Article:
Once this exercise begins to feel easy, retest yourself on the single-leg heel raises. If now you can do ten to twelve (or more) single-leg heel raises with a full range of motion, you’re ready to move on to the sport-specific exercise below. If not, continue with this exercise.
Only begin this exercise if you have developed enough general strength to complete ten or more single-leg heel raises with a full range of motion (see above test).
What it does: Loads the calves eccentrically and increases sport-specific muscular endurance.
How to do it: Simply jump rope. Begin with four sets of 15 seconds, progress to six to eight sets of 30 seconds, and eventually plan on doing ten sets of 60 seconds, with a minute rest between each set of jumping. Remember to land on your toes, not flat-footed.
Note: You don’t need a jump rope for this exercise—you can jump up and down on your toes in place—but a jump rope adds discipline and keeps you honest.
Walking Lunges with Windmill
What it does: Trains multidirectional, functional stability in the foot and ankle.
How to do it: Perform this exercise simultaneously with the calf-training progression. Stand upright with your feet together, holding a two-to-three-pound weight. Step forward with one foot as you reach your arms forward, and slowly lower into a lunge. (Keep your knee behind your toes on the front leg, and be mindful that your knees don’t collapse inward as you move because both patterns are correlated with knee pain.) Rotate your torso slowly to each side while maintaining a straight leg alignment. Then step forward with the trailing leg to bring your feet together again. Repeat with the other leg in front. Haas stresses the importance of focusing on proper mechanics—quality of form rather than quantity—before you build up the number of repetitions. “Train the pattern you want,” she says, “not the one that is the easiest.” Five or six repetitions on each leg is a good starting point.
What it does: Myofascial release flushes tension in muscles and connective tissue to improve mobility and reduce inflammation created during exercise.
How to do it: After a workout session or day in the mountains, use a lacrosse ball or myofascial-release tool (Haas recommends the Rad Roller) to roll out the soles of your feet (plantar fascia), then work your way up the kinetic chain. Focus on your Achilles, calf muscles, and the muscle on the outside of your shin (anterior tibialis). Avoid rolling over any knobby bits or boney protrusions, since that’s often where sensitive connective tissue anchors and nerves hide, too. Spend a couple minutes on each leg to loosen tight tissues. You can also use a foam roller or massage stick.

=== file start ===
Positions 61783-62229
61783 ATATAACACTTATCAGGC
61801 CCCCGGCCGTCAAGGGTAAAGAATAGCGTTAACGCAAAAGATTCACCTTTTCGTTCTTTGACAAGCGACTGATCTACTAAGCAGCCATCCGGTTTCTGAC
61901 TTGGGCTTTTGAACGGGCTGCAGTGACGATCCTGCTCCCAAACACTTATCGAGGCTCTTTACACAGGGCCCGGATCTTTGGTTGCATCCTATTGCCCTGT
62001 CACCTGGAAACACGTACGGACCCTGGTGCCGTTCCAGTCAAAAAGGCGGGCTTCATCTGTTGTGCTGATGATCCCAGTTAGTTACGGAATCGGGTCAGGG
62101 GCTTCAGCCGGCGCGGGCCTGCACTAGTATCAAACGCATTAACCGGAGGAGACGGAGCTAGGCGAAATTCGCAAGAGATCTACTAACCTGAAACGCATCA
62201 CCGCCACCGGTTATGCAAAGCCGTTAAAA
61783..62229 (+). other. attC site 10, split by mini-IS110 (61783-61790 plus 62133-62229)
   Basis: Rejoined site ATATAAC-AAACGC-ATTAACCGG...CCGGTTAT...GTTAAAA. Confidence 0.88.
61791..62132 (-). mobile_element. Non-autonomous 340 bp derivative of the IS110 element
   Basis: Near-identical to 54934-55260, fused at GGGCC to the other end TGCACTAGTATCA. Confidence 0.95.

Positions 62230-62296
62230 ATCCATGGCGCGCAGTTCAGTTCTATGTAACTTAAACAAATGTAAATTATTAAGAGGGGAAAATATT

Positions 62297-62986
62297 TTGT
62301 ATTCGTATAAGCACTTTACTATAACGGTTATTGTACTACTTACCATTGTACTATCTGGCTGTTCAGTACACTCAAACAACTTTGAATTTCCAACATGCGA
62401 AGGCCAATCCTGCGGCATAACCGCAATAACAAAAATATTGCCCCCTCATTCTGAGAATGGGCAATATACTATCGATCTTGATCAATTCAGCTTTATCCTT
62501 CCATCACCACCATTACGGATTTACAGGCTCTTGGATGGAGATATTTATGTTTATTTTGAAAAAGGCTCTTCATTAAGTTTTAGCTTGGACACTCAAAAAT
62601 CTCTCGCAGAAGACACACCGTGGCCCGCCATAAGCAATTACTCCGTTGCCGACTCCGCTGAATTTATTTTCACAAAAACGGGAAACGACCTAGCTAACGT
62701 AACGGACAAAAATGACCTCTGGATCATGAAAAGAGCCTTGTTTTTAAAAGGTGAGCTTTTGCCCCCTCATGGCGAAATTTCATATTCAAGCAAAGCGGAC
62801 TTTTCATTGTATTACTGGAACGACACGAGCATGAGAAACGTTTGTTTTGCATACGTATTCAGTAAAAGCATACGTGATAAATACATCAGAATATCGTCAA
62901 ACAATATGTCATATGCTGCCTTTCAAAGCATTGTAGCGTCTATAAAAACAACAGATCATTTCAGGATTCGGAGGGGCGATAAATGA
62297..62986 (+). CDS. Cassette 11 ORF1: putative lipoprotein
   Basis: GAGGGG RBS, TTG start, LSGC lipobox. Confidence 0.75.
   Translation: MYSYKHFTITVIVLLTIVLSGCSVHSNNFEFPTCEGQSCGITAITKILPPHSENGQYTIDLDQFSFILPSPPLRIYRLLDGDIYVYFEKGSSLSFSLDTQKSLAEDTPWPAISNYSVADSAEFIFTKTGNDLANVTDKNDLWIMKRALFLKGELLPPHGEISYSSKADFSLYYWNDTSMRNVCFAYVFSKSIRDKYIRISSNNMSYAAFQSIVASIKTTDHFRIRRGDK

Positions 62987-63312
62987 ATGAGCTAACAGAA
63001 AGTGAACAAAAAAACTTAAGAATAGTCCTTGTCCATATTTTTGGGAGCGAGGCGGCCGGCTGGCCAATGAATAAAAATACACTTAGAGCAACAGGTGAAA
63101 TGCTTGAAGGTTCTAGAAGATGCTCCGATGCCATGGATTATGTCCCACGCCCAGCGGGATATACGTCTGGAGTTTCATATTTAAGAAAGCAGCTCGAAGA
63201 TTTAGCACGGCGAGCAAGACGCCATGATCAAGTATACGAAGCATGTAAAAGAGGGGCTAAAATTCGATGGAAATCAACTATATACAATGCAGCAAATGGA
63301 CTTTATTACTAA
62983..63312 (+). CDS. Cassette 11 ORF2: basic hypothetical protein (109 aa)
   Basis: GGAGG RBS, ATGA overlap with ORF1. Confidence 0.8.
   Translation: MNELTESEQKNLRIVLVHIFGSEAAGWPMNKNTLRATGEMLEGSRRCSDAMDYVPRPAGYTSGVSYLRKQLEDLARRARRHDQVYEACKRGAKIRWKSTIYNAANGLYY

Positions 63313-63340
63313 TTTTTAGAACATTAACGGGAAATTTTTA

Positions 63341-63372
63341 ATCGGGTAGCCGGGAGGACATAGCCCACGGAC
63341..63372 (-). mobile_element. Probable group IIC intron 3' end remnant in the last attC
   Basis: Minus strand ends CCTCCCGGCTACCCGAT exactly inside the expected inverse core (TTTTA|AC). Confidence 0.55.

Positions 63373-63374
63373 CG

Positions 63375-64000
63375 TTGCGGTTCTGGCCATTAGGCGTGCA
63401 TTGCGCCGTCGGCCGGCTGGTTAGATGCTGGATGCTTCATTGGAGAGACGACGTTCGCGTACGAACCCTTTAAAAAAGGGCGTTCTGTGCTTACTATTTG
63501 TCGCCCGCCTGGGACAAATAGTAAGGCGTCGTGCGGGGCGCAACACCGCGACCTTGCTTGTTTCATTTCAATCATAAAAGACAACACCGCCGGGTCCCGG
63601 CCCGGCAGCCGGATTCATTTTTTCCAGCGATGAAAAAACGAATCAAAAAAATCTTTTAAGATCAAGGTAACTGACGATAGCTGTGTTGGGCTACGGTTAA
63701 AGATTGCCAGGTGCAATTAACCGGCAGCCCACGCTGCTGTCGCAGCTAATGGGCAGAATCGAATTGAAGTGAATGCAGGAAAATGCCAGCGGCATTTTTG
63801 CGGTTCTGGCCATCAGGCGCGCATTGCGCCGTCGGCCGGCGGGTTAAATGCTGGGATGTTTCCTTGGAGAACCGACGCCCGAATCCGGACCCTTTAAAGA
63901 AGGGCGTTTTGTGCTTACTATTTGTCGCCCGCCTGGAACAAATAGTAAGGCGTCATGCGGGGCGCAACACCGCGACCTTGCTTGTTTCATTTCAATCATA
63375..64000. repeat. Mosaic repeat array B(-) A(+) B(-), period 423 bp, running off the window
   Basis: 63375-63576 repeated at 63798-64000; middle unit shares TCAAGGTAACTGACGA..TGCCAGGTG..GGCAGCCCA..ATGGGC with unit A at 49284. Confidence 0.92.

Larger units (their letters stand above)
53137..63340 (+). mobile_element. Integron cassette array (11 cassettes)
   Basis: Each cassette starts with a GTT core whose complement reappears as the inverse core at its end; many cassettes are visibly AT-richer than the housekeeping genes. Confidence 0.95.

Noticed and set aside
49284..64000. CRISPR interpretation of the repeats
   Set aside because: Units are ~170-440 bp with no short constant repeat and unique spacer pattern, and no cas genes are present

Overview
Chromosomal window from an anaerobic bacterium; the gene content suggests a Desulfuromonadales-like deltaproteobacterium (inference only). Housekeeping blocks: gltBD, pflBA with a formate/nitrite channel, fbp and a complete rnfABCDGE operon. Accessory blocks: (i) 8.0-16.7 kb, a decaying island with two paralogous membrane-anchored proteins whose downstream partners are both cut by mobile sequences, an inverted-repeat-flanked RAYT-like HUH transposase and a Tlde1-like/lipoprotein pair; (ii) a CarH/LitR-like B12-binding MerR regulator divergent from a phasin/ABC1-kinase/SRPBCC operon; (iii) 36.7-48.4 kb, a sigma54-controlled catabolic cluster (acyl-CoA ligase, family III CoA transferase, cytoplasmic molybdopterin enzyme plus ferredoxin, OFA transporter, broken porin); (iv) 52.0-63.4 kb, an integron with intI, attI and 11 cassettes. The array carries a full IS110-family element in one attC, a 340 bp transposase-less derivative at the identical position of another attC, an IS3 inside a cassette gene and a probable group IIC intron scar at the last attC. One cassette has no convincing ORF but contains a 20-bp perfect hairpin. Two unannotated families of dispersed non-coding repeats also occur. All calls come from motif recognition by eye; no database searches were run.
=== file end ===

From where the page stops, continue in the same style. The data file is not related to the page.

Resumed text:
“More is not better, as far as force,” Haas says. Too much pressure can trigger a fight-or-flight sympathetic response. If you feel pain, your brain can interpret that as a problem and involuntarily tighten those structures in an attempt to protect them. Gradually increase the pressure until it’s firm but not painful.
Ankle Mobilization with Movement
What it does: Improves ankle-joint mobility (dorsiflexion range).
How to do it: If you have an adequate and symmetrical range of motion in both ankles, you can skip this exercise. But if you have a restriction in one or both of your ankles, perform the following exercise. (Use the Weight-Bearing Lunge Test, described above, to gauge your ankle mobility.)
Girth-hitch an elastic band to an anchor at ground level, and stand facing away from the anchor. Loop the other end of the band over one foot so that it sits in the crease of your ankle, below your ankle bones. With that foot, step forward to create moderate tension in the band. Gently drive your knee forward and over your toes in a straight line, pause, then return to the starting position. This results in a posterior glide of the talus bone—the joint mechanics necessary for dorsiflexion. Hold the tension for a few seconds, then slowly return to the starting position. If your range of motion is really bad, Haas suggests placing your active foot on a box to improve gliding during the mobilization. Complete ten repetitions on each side, once daily (ideally after exercise or on its own, but not right before activity until you build stability around the new joint mobility). You should not have pain during this exercise.
Calf Stretch and Ankle Mobility
What it does: Lengthens the calf muscles and increases ankle and lower-leg mobility.
How to do it: Place the ball of your foot on the edge of a step, and lower your heel to gently sink into a calf stretch. Make sure you can relax into the position to optimize your tissue’s ability to let go. (Use your other leg as support to ease into the stretch.) Hold the tension for 30 seconds, then repeat on the other leg. Haas adds that the key to incorporating an ankle-joint glide while stretching is having your toes upward (or heel downward) as opposed to your foot flat on the floor where this can get missed. If you’re outside, use rocks, tree roots, a curb, or even your other shoe to achieve the stretch.
Support Outside Online
Our mission to inspire readers to get outside has never been more critical. In recent years, Outside Online has reported on groundbreaking research linking time in nature to improved mental and physical health, and we’ve kept you informed about the unprecedented threats to America’s public lands. Our rigorous coverage helps spark important debates about wellness and travel and adventure, and it provides readers an accessible gateway to new outdoor passions. Time outside is essential—and we can help you make the most of it. Making a financial contribution to Outside Online only takes a few minutes and will ensure we can continue supplying the trailblazing, informative journalism that readers like you depend on. We hope you’ll support us. Thank you.